Battle of Thermopylae (1941)

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Battle of Thermopylae (1941)
Part of German invasion of Greece
Battle of Thermopylae (1941).jpg
German soldiers at Thermopylae after the Allied retreat
Date 24–25 April 1941
Location Thermopylae, Greece
Result German victory
Successful Allied delaying action
 New Zealand
Nazi Germany Germany
Commanders and leaders
New Zealand Bernard Freyberg
Australia George Vasey
Nazi Germany Ferdinand Schörner
Casualties and losses
about 100 killed and wounded
15 tanks

The Battle of Thermopylae as part of the German invasion of Greece during World War II occurred in 1941 following the retreat from the Olympus and Servia passes. British Commonwealth forces began to set up defensive position at the pass at Thermopylae, famous for the Battle of Thermopylae in 480BC. General Bernard Freyberg was given the task of defending the coastal pass with Mackay defending the village of Brallos. In the New Zealand sector, the 5th Brigade was deployed along the coastal road, the foothills south of Lamia, and the Spercheios River. The 4th Brigade was on the right where it had established coast-watching patrols, and the 6th was in reserve. In the Australian sector, the 19th Brigade, comprising the 2/4th and 2/8th Battalions, defended Brallos. On 19 April, the 2/1st and 2/5th Battalions were placed under the command of Maj Gen George Vasey, and that day and during the early hours of the next, 2/11th Battalion rejoined the brigade. Generals Freyberg and Mackay had been informing their subordinates that there would be no more withdrawals, both unaware of the higher level discussions on the evacuation. After the battle, Mackay was quoted as saying.[1]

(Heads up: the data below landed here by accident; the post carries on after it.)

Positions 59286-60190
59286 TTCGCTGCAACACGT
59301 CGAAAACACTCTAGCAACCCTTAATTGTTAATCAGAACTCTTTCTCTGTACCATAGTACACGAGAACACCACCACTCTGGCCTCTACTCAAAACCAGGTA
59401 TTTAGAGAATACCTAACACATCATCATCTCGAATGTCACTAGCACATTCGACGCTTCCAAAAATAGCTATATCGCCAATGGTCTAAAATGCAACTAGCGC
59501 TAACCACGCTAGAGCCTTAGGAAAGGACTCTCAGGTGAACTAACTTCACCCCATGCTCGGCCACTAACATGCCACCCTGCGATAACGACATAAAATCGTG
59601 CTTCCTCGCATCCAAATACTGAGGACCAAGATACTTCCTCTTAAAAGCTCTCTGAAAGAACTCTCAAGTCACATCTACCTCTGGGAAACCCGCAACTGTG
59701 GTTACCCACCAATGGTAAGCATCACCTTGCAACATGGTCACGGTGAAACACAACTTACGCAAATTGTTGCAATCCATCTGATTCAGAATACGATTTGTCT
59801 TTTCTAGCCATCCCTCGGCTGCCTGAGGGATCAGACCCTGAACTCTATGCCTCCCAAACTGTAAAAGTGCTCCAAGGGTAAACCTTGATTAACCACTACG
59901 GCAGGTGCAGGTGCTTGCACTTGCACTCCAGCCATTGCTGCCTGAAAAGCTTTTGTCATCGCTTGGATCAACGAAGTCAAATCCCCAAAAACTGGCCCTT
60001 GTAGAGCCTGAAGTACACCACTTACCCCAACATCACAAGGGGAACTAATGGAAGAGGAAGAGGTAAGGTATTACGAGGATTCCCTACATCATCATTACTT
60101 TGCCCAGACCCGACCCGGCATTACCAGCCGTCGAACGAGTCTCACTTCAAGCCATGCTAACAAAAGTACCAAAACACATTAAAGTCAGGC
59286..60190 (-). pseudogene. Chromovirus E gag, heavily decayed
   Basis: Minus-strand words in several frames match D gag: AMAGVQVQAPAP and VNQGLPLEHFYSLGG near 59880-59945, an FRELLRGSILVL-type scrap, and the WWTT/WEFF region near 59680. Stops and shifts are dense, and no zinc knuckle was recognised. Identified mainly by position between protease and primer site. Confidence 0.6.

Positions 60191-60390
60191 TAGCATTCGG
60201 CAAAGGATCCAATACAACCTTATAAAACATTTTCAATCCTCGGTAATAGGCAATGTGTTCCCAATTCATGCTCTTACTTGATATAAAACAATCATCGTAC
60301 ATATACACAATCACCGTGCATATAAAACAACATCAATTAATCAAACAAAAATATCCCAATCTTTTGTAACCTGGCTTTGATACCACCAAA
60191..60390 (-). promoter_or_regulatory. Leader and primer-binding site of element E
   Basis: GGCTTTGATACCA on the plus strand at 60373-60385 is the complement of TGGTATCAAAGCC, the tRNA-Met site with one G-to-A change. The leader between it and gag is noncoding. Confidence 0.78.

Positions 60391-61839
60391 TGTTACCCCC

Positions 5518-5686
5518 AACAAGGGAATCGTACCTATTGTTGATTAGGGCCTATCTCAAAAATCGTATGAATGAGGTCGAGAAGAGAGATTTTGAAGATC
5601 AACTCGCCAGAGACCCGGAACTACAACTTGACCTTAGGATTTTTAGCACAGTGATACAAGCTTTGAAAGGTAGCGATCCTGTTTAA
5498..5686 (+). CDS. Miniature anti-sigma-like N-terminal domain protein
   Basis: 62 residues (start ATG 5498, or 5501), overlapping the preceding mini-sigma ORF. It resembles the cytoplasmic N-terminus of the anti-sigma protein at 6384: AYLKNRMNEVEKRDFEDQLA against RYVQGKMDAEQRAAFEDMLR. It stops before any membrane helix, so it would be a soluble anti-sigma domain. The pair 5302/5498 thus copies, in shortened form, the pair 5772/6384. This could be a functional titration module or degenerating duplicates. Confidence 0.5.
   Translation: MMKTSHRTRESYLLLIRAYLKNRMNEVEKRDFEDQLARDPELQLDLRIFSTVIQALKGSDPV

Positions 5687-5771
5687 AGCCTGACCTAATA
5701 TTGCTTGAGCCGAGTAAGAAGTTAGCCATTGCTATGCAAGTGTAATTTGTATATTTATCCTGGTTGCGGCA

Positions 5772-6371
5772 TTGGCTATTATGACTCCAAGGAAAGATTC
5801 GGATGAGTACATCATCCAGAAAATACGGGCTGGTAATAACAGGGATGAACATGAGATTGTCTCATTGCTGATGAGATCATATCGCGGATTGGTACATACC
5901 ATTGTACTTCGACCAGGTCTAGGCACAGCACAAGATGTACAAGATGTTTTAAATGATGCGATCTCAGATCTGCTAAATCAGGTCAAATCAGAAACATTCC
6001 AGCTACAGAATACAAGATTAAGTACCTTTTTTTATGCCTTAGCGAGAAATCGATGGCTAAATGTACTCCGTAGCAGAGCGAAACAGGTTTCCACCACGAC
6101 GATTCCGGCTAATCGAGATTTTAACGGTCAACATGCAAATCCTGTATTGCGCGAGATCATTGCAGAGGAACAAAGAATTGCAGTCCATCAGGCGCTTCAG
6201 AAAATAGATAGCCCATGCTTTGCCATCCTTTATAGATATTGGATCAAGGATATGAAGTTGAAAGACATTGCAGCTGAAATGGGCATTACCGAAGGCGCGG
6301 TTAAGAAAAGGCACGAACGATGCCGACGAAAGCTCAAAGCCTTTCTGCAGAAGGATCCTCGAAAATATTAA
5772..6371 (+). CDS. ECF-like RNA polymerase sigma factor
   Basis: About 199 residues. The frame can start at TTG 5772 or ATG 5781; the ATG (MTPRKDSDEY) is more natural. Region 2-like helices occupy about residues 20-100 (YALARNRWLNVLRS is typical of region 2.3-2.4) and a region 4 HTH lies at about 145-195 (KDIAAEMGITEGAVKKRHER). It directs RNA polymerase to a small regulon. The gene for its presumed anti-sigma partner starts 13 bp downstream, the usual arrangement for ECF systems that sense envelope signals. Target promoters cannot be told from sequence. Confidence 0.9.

When the order to retreat was received on the morning of the 23rd, it was decided that each of the two positions was to be held by one brigade each. These brigades, the Australian 19th and 6th New Zealand were to hold the passes as long as possible, allowing the other units to withdraw. General Vasey, commander of the 19th Brigade said:

This was interpreted by his brigade major as the "Brigade will hold its present defensive positions come what may".[1] The Germans attacked on 24 April, met fierce resistance, lost 15 tanks and sustained considerable casualties. The Australians and New Zealanders held out the entire day. With the delaying action accomplished, they retreated in the direction of the evacuation beaches and set up another rearguard at Thebes.[2]

The absence of the Greek army caused a reaction among a large number of Greek soldiers. After the liberation of Greece from the Axis powers, Aris Velouchiotis during one of his speeches supported that this was an eternal "shame" for the Greek regime that commanded the war.


See also[edit]